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I feel somewhat ashamed that it has taken us two years to take Alex on his first camping trip but I’m sure we will make up for it with many starry nights down the road. Especially with how much he enjoyed it! Yesterday we visited with my grandparents at their summer “camp” at the scenic Homestead By The River Family Campground in Biddeford, Maine. Only an hour and a half drive from home we figured this one night stay would be a good test run. After stopping by the North Conway EMS to rent a family sized tent and some extra sleeping pads we were off.

Subaru loaded

Subaru loaded

This campground is primarily an RV campground with a few tent sites down by the Saco River. We got a nice site next to my visiting cousin and his girlfriend, who were the only other tenters at the campground. A fire ring, picnic table, plenty of privacy, and bathrooms with free showers made this a pretty good deal for $25 plus tax. I had rented the EMS Big Easy 6 tent from the North Conway EMS store. While this tent comes in a 4 person version as well I figured the 6 person version would give us plenty of elbow room for sleeping with a 2 year old who loves to roll in his sleep and kick you in the lower back.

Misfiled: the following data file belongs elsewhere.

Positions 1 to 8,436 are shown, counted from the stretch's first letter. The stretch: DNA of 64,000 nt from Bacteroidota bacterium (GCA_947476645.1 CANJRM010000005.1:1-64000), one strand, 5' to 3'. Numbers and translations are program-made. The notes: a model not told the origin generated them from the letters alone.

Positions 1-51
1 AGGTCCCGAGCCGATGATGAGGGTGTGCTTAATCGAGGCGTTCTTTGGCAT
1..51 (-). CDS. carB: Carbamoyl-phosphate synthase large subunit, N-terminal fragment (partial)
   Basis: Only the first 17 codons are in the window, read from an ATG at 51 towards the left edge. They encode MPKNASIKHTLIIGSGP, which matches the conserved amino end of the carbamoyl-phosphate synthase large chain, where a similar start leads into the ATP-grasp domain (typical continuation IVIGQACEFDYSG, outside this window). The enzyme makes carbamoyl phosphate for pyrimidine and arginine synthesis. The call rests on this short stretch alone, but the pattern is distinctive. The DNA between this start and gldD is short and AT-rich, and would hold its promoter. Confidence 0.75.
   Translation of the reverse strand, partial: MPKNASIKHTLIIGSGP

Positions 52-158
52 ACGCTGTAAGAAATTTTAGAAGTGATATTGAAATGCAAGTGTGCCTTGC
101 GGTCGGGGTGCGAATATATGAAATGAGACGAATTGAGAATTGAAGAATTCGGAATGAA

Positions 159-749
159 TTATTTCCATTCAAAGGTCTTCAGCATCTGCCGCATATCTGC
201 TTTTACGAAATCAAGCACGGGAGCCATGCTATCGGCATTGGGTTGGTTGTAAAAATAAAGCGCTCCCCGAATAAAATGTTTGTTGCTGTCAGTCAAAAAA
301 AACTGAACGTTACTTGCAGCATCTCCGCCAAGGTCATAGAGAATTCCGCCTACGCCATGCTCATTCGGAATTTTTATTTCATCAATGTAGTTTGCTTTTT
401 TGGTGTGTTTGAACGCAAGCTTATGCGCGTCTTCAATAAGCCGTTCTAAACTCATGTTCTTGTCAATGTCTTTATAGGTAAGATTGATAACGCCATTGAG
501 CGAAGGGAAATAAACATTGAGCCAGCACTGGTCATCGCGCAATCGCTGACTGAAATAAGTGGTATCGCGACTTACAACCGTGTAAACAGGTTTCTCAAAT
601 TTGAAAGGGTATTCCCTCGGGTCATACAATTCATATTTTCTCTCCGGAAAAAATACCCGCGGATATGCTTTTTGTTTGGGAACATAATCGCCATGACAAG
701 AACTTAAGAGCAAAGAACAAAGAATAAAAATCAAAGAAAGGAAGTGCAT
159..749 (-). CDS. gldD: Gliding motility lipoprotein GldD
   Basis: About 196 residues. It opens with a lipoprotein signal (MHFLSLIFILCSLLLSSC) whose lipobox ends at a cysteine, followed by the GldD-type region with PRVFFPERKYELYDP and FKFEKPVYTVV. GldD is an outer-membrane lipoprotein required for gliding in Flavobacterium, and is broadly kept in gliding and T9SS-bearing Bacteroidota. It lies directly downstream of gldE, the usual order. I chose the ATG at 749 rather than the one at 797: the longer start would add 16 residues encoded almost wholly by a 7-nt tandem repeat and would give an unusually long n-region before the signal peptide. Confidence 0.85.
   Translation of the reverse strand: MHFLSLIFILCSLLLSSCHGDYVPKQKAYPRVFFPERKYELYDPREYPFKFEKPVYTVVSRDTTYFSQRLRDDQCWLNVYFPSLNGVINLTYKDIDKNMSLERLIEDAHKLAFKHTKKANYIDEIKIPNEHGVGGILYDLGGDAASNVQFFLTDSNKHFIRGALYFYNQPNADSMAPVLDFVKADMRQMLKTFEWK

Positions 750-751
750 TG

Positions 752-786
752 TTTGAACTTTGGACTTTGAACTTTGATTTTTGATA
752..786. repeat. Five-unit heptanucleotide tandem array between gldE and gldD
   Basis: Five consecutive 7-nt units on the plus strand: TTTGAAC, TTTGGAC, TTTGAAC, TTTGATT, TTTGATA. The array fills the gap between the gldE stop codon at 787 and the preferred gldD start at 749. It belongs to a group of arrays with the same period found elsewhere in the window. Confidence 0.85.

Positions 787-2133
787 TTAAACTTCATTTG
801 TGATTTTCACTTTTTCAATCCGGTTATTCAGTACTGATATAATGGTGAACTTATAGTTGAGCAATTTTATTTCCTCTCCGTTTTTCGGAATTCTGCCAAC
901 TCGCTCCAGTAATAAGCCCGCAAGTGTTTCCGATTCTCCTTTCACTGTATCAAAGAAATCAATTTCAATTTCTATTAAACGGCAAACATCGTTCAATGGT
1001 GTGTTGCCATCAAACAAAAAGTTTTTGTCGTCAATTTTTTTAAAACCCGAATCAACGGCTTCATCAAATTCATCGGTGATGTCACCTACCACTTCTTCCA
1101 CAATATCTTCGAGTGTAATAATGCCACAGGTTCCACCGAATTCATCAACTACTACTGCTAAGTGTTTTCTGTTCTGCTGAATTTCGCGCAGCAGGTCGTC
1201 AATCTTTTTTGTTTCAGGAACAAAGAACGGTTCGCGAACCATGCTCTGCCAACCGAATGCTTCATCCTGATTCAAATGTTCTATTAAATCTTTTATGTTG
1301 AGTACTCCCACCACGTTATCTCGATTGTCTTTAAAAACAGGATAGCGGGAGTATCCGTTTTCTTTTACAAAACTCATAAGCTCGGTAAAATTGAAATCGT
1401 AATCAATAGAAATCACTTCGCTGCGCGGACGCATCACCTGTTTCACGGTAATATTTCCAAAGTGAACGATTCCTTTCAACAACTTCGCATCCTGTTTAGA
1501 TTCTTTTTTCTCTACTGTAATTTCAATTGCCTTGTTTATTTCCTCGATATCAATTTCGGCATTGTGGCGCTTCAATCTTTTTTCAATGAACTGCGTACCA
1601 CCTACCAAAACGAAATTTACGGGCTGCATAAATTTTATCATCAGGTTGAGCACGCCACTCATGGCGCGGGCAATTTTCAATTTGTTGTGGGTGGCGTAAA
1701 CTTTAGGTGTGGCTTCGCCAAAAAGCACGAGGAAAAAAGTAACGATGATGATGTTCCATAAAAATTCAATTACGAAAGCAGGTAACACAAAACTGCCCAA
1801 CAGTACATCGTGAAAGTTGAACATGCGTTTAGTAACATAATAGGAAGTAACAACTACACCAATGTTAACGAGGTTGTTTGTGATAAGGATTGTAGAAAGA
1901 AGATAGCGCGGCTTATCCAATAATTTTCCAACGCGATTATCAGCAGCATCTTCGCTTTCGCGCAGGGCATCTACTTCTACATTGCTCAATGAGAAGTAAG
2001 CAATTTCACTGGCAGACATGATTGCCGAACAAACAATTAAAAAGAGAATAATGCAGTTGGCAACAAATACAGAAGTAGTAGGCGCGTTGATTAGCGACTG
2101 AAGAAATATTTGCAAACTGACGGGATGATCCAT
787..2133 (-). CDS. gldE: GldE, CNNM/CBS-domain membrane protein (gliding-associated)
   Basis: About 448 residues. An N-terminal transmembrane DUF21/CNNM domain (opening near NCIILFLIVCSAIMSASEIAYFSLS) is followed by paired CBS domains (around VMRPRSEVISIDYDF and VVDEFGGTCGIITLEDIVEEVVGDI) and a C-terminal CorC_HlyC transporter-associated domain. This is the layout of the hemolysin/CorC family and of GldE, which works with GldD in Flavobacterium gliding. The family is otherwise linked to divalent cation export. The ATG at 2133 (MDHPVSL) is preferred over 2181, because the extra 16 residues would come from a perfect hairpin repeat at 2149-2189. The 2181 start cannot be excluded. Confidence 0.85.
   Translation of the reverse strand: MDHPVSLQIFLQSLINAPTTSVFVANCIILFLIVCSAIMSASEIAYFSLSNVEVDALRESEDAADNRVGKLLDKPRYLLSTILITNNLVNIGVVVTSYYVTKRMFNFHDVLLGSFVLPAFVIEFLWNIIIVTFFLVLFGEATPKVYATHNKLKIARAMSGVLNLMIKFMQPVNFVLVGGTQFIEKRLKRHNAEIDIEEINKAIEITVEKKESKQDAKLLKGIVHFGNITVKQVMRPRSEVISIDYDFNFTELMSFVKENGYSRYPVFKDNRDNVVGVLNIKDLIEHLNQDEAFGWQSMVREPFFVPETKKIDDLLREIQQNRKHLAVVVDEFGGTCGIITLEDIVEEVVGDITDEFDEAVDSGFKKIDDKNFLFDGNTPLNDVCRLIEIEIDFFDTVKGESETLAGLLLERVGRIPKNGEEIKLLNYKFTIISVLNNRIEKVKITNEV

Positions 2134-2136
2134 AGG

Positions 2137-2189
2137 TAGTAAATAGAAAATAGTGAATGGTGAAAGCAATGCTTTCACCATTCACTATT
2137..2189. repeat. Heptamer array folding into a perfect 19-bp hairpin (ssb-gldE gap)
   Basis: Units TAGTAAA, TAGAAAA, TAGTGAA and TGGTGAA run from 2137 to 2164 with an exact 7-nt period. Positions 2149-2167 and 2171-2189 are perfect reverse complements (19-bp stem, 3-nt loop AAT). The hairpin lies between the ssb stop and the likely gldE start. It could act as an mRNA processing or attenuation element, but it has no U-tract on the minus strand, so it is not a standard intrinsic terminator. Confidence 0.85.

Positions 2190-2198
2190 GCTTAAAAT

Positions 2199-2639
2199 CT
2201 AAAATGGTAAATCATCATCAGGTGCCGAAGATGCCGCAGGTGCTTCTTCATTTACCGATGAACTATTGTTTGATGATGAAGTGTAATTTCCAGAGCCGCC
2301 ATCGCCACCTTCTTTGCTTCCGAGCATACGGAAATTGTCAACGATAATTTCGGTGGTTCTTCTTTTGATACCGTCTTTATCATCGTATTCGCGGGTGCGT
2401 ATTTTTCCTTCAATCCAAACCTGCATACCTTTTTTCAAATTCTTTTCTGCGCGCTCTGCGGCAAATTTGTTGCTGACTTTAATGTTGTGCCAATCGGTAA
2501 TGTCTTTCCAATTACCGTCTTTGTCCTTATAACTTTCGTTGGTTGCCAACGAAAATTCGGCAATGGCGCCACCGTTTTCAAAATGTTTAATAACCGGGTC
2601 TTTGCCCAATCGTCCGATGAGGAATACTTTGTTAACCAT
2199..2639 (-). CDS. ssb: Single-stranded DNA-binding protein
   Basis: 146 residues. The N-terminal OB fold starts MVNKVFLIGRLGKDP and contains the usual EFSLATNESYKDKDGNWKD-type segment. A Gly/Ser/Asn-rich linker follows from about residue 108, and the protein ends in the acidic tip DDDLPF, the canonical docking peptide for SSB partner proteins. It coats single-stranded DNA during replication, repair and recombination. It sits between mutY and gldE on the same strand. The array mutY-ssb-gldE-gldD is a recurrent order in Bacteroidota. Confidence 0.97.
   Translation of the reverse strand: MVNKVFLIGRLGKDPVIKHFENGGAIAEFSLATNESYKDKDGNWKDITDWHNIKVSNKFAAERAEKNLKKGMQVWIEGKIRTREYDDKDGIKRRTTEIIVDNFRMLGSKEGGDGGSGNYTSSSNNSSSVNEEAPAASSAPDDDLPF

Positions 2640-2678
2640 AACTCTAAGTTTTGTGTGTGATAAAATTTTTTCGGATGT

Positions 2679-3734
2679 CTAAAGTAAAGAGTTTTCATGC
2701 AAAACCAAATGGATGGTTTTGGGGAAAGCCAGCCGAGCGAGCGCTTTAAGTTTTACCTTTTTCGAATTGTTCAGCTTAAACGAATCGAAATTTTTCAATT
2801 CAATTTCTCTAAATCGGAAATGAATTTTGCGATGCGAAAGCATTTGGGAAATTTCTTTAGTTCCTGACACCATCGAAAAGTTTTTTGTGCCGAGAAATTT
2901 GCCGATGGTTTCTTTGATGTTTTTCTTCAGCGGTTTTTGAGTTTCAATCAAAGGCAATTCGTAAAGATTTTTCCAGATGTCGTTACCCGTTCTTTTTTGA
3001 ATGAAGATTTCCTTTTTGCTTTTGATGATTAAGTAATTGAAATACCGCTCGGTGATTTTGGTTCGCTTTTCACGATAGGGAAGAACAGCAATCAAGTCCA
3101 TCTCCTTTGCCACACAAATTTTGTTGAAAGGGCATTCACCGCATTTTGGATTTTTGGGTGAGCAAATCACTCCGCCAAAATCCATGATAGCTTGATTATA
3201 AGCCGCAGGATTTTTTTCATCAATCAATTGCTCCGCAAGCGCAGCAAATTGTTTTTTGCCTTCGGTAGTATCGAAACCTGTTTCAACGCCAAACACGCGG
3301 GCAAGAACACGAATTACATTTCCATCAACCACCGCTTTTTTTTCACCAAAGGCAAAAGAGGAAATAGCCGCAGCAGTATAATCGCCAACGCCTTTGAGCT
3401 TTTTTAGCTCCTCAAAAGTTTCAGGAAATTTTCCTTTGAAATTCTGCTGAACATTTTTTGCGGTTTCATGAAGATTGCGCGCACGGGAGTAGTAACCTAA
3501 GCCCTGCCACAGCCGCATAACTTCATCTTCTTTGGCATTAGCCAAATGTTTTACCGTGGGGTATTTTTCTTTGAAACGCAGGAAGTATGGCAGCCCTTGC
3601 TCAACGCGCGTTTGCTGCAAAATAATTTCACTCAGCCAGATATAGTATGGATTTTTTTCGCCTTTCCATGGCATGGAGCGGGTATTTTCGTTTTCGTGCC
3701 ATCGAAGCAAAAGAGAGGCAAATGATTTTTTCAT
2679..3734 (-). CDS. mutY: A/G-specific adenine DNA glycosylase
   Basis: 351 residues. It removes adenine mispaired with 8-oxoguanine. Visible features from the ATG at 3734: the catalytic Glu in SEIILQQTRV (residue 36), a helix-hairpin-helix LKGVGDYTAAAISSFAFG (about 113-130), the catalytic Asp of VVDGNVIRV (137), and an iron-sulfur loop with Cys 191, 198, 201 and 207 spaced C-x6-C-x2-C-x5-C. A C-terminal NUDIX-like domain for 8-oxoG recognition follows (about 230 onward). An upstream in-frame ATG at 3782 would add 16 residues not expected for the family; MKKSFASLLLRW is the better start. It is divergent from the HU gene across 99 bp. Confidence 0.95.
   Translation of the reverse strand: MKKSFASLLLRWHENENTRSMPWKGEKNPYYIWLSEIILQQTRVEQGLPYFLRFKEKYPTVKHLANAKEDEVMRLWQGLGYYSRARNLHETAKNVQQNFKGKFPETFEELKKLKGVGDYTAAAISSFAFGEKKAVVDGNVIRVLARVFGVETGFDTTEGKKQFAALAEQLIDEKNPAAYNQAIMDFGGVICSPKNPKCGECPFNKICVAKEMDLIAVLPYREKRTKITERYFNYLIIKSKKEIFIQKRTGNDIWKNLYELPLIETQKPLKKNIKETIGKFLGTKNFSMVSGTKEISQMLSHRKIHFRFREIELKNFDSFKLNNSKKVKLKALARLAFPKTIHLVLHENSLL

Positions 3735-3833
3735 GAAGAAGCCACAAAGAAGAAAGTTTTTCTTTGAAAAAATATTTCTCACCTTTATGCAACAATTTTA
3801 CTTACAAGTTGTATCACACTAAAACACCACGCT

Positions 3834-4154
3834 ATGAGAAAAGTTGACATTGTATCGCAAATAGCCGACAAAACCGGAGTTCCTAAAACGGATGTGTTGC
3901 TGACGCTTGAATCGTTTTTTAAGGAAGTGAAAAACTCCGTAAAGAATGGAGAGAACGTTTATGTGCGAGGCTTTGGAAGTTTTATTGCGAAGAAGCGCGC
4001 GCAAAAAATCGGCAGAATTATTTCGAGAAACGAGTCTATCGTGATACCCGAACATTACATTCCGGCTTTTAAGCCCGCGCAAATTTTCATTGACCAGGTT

Our accommodation, the EMS Big Easy 6

Our accommodation, the EMS Big Easy 6

Set up was very straight forward, but like all EMS tents the instructions are sewn onto the pole sleeve just in case. Michelle entertained Alex while I spent about 10 minutes putting the tent up. With over ninety square feet of storage and height to stand up straight we were pretty happy with our choice.

Ready for the small chance of rain in the forecast

Ready for the small chance of rain in the forecast

After tossing in some EMS Trail Crash Pads I was testing and our sleeping bags, pillows, and blankets we walked up the small hill to my grandparents site, which is conveniently right next to the sheep/llama pen. This campground is a full working farm with quite a bit of livestock, horses, geese, etc. and Alex, though timid at first, quickly made best friends with the black llama and the white goat.